Aloha, ohana

Illustration by Mark Stivers

Island fever: Kit Syn only lived on the island of Maui for eight months, but he fell in love.

“What I really missed was the feeling of being there—the food, the culture, the laid-back family feel.”

In the five years since, he’s returned to Hawaii 12 times, launched a mobile Hawaiian barbecue business called Ben’s Huli Huli Chicken and, last month, opened his first brick-and-mortar restaurant, Ben’s Hawaiian Cafe (6610 Folsom-Auburn Road, Suite 7, in Folsom).

Seven-year-old son Ben is Syn’s reason for opening the cafe—he wanted to spend more time with Ben, and remarkably, the food business is less demanding than the hotel business.

At Ben’s Hawaiian Cafe, customers are greeted with “Aloha,” offered free pineapple water and seated at communal picnic tables. The menu is brief: Huli Huli chicken (marinated with pineapple, ginger, brown sugar and spices, then slow-cooked), char siu pork and garlic-pineapple shrimp. Proteins are thrown on the grill and served with coconut-topped jasmine rice, an Asian-influenced iceberg salad or traditional Hawaiian macaroni salad, which Syn just started offering last week. Syn is also extremely proud of his fried banana dessert and shave ice.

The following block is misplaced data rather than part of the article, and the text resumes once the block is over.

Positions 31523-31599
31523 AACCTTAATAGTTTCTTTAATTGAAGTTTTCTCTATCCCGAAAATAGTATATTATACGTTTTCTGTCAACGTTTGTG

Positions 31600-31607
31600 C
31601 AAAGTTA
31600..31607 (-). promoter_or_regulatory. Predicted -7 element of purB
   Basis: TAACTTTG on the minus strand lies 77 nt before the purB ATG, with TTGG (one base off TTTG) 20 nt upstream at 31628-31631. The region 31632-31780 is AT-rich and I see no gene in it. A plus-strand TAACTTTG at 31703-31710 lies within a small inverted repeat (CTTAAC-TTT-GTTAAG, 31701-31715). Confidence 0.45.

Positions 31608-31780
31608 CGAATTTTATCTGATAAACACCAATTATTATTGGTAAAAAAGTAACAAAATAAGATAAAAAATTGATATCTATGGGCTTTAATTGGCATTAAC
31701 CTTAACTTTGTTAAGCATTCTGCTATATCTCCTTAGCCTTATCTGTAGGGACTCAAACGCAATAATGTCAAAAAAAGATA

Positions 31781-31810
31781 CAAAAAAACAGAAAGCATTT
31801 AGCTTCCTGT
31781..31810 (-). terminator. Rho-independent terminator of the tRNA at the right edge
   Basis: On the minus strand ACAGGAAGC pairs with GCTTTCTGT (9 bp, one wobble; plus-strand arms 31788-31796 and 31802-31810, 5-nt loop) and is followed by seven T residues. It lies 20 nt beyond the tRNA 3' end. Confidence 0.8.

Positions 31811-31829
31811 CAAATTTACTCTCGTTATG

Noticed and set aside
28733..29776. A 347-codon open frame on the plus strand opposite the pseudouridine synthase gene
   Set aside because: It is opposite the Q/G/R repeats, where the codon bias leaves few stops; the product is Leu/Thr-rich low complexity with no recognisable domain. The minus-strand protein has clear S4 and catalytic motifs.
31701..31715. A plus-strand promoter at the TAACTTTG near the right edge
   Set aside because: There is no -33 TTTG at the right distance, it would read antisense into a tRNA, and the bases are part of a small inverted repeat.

Hawaiian cuisine is vast—heavily influenced by immigrant workers from China, Japan, the Philippines—but Syn plans to keep his menu simple. He foresees adding Spam musubi at some point—Hawaiian customers keep asking for the semi-ham sushi—and Hawaiian drip coffee. Then, he’ll freeze blocks of coffee for the razor blade—voila, a riff on Italian coffee granitas.

Syn estimates adding shave ice toppings like mochi, boba, red bean and condensed milk in a week or so. He doesn’t make his own flavored syrups, but he’s confident that his shave ice’s texture is true to Hawaii: soft, luxurious, melt-in-your-mouth. The fact that he doesn’t say “shaved” ice is a good sign.

Movement: Note that popular Roseville vegan cafe Baagan relocated to Rocklin (2620 Sunset Boulevard, Suite 1) last week, thanks in part to a crowdfunding campaign. The bigger space and bigger kitchen allows Baagan to legally serve its grilled, baked and roasted items, which had become a county regulation problem in its former space a few months ago.